Websites in our network:
Green handprint
April 9, 2024

The Lifechanging Power of Early Intervention 

All children are born with an incredible gift - 100 billion neurons, each ready to embark on a journey of growth and discovery. This is essentially neuroplasticity; the brain’s ability to change – to rewire, relearn and strengthen important connections.

When the brain is injured or grows abnormally, neurons are damaged, altered or lost causing disability. The good news is that the brain will attempt to create new pathways around an injury or allow a healthy area of the brain to take over or relearn how to do things by strengthening an existing healthy connection. 

At CPA, we understand the profound impact that neuroplasticity can have when guided with care and precision.  

Through engaging and science-based learning experiences, we support babies and children with a range of physical and neurological conditions to reach their full potential. By harnessing neuroplasticity through practice and repetition, the brain creates and reinforce new neural pathways to learn new skills, habits and ways of thinking. Different methods and techniques can be used to access particular parts of the brain that require strengthening. 

It’s why the early years of a child’s life are so crucial. They lay the foundations for a lifetime of learning and development. That’s why we’re proud of our Early Diagnosis Clinics; science-backed hope for families navigating the complexities of cerebral palsy. 

At CPA, we understand the profound impact that neuroplasticity can have when guided with care and precision.  

Early Diagnosis Clinics at CPA

Time is of the essence when it comes to managing cerebral palsy. Thanks to groundbreaking advancements, children under six months can now be diagnosed with CP. And our Early Diagnosis Clinics located at Croudace Bay in the Hunter, Prairiewood in Western Sydney, and Randwick Children’s Hospital in Sydney offer free tests to babies at high risk of cerebral palsy, to get them into treatment as quickly as possible. 

An Australian clinical trial of early intervention for babies with cerebral palsy has shown that starting training before six months of age produces better results than starting at nine months of age, using the exact same training.  

Our expert team of paediatric neurologists, social workers, occupational therapists, physiotherapists, and speech pathologists offer a holistic approach to diagnosis and intervention. We identify and address developmental challenges early on, paving the way for brighter futures for children with CP. 

The Power of Early Intervention

Targeted, task-specific exercises started within the first 12 months of a child’s life can yield remarkable results. As the delicate connections between brain and spine form, the experiences of infancy shape the trajectory of neural development.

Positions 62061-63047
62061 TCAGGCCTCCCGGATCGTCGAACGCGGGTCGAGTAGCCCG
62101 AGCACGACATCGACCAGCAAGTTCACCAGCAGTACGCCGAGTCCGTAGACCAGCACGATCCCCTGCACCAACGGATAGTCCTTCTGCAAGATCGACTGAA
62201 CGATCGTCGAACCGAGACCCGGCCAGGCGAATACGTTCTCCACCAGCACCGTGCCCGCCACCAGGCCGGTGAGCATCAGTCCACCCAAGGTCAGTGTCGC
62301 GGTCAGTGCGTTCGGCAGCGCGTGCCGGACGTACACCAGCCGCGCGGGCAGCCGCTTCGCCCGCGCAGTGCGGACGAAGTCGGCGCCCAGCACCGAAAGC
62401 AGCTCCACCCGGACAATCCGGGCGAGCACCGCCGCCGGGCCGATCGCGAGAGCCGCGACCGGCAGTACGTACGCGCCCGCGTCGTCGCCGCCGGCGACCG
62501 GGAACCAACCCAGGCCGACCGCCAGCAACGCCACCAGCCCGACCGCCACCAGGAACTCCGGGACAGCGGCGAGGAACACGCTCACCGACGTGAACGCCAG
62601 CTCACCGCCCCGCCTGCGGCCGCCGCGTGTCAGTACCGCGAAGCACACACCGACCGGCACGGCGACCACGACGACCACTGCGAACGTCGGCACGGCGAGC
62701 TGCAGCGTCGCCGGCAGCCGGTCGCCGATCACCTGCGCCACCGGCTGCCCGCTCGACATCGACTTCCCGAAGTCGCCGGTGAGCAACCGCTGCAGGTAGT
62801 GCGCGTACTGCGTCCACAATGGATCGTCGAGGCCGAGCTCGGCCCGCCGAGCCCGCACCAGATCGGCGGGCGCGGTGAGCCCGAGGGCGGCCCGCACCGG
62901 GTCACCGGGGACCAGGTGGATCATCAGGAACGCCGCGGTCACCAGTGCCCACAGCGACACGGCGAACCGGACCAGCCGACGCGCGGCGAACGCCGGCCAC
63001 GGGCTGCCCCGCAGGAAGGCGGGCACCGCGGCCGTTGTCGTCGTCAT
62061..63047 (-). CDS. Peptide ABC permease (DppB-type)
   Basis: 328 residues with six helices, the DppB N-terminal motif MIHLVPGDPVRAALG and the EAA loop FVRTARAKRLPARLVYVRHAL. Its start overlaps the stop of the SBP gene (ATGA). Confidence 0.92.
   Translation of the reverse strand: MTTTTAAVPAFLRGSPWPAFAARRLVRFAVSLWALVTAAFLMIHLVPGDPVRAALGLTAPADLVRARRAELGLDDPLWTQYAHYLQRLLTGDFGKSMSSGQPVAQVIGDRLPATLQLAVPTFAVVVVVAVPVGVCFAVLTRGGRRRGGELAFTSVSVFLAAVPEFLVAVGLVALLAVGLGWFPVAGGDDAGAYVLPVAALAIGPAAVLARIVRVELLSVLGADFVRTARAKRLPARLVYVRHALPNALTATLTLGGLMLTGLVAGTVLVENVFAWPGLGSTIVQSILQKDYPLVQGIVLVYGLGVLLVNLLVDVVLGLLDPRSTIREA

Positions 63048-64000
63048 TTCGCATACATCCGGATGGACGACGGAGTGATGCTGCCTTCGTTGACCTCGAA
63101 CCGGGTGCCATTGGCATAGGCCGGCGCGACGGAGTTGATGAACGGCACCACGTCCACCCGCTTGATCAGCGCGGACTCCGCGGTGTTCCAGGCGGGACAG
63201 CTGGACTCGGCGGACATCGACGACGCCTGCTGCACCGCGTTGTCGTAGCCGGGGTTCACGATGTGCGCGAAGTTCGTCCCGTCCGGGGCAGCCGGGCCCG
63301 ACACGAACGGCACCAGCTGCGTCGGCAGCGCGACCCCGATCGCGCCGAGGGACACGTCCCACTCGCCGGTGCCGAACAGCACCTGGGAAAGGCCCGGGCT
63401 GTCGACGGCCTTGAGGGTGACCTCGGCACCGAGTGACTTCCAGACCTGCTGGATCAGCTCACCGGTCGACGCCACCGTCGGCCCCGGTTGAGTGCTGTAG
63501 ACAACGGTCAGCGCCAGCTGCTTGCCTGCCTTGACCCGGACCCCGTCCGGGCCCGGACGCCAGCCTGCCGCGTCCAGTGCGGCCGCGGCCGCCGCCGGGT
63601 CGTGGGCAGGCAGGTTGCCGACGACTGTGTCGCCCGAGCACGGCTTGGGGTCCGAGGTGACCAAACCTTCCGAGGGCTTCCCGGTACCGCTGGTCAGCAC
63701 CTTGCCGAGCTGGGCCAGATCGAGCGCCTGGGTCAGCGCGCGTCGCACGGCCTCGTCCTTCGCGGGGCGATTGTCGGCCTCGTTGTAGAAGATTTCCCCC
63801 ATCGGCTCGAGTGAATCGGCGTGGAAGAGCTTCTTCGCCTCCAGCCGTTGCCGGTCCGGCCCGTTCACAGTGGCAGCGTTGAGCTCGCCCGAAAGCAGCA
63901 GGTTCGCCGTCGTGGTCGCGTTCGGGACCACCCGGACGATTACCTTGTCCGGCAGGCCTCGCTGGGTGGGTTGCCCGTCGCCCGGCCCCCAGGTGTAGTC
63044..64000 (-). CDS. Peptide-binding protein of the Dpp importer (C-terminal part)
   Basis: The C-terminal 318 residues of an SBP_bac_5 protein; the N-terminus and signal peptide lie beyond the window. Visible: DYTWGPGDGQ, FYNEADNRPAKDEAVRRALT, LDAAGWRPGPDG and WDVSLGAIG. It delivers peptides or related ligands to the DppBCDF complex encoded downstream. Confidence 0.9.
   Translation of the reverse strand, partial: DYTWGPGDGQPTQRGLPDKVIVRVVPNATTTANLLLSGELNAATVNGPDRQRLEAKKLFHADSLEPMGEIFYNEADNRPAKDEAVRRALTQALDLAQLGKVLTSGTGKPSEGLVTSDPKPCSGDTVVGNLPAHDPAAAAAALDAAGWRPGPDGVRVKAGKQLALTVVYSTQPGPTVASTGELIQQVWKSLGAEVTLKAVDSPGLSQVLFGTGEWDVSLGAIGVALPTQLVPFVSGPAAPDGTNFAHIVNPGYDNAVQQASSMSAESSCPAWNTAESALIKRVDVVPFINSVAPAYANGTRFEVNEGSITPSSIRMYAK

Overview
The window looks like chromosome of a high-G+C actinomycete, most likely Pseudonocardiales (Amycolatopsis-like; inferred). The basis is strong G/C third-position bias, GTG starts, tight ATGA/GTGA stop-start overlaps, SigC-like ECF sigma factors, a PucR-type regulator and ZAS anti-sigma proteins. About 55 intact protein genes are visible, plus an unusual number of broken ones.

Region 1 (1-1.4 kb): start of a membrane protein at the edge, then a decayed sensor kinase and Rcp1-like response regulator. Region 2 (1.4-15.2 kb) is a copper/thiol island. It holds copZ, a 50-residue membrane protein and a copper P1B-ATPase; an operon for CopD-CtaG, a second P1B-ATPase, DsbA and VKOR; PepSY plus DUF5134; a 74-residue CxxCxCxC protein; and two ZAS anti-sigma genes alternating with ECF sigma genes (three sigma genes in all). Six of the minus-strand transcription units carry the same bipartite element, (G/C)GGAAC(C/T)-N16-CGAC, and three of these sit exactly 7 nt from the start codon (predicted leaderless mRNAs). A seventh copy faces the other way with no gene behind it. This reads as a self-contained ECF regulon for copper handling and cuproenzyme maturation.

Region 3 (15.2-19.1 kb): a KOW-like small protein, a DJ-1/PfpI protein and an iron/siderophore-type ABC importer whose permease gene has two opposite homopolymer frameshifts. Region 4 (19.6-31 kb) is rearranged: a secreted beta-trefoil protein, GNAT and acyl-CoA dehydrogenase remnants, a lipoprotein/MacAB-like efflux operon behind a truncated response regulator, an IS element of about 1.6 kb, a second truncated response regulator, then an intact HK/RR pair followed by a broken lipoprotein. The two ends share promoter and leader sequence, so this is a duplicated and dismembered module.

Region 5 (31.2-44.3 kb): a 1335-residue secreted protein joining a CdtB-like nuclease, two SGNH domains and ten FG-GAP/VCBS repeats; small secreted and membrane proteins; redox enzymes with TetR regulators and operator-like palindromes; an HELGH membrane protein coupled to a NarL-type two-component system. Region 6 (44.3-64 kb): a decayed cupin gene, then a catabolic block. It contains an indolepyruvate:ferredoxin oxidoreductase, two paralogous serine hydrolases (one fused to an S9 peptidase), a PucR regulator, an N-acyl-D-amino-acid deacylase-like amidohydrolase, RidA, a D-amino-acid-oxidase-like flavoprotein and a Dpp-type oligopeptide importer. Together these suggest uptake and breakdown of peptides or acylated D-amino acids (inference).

At CPA, we recognise the critical role of early intervention. Our tailored programs, delivered by leading specialists offer a lifeline to families seeking support. 

Ten Principles Proven to Facilitate Neuroplasticity in Therapy

Children who do not regularly use and practise a skill can lose these skills and the brain function dedicated to these skills.

Training or specific practise will enhance a function.

Practice of each skill must be very specific to induce plasticity. For example to learn to walk, the child must specifically practise walking, not just general movement skills.

Sufficient repetition is required to induce plasticity, refinement of the skill and memory for how to perform the skill.

Practising skills must occur regularly to induce plasticity. The frequency of the skill practised is especially important for infants, who tire easily.

Different forms of plasticity occur during different stages of the learning. For example, learning new knowledge about a task, refining execution, and making the skill automatic so you can execute without even thinking about it.

If the tasks are motivating for the child more plasticity occurs.

Plasticity occurs more readily in younger brains, as the younger brain is more open to possibilities.

Practising skills should occur in multiple environments, so that the child can learn to execute the task without you being present or with competing demands.

Plasticity can be for good or bad. For example, if you have a bad habit, it is hard to unlearn. It takes time and dedication to learn a new alternative habit.

Embracing a Brighter Future

From individual therapy sessions to group programs and intensive interventions, we offer a range of services to meet the diverse needs of our community.  

Start your child’s journey with CPA today, and together, we’ll unlock the potential that lies within.

Contact us at 1300 888 378 or email to speak with our dedicated team.

Your child’s journey towards a brighter future begins now. 


Boyd, R. N., Ziviani, J., Sakzewski, L., Novak, I., Badawi, N., Pannek, K., … & Rose, S. (2017). REACH: study protocol of a randomised trial of rehabilitation very early in congenital hemiplegia. BMJ open, 7(9), e017204. 

Morgan, C., Novak, I., Dale, R. C., Guzzetta, A., & Badawi, N. (2016). Single blind randomised controlled trial of GAME (Goals. Activity. Motor Enrichment) in infants at high risk of cerebral palsy. Research in developmental disabilities, 55, 256-267.

In a 2019 CPA Net Promoter Score survey, 92% of respondents said they are extremely likely or likely to recommend CPA Early Childhood Intervention services.